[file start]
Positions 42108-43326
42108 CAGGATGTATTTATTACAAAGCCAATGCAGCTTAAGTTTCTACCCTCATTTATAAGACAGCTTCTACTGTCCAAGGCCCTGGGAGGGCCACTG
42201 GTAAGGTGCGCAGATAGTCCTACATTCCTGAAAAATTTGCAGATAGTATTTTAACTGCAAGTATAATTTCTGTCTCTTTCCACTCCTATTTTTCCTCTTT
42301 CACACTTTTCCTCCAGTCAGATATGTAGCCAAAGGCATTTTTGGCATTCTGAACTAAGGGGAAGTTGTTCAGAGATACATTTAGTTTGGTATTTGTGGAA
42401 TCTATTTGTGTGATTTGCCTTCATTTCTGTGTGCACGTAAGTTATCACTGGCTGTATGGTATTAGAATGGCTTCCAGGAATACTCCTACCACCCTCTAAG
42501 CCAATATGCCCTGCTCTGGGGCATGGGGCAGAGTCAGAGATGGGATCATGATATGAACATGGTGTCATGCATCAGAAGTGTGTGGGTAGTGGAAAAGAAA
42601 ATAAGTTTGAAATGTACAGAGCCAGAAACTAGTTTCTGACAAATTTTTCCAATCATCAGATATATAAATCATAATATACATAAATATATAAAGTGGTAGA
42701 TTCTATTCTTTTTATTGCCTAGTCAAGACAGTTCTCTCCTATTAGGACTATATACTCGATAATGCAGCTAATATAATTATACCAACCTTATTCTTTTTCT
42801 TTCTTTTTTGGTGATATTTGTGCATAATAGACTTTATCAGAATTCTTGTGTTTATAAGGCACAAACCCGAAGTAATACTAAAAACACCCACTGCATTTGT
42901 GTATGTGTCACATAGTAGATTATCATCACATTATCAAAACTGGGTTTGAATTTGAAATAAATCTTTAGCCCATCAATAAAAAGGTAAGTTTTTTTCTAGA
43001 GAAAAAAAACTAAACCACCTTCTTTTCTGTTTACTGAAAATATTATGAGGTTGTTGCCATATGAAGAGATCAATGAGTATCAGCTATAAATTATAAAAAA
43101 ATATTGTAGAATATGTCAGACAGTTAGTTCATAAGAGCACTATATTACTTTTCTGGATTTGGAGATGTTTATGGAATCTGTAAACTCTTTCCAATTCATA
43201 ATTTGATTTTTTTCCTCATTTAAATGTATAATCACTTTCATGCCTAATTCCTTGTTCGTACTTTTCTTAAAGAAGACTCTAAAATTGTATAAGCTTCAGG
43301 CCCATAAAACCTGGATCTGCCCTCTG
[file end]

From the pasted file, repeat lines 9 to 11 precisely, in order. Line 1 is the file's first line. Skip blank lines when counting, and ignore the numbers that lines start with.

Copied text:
42801 TTCTTTTTTGGTGATATTTGTGCATAATAGACTTTATCAGAATTCTTGTGTTTATAAGGCACAAACCCGAAGTAATACTAAAAACACCCACTGCATTTGT
42901 GTATGTGTCACATAGTAGATTATCATCACATTATCAAAACTGGGTTTGAATTTGAAATAAATCTTTAGCCCATCAATAAAAAGGTAAGTTTTTTTCTAGA
43001 GAAAAAAAACTAAACCACCTTCTTTTCTGTTTACTGAAAATATTATGAGGTTGTTGCCATATGAAGAGATCAATGAGTATCAGCTATAAATTATAAAAAA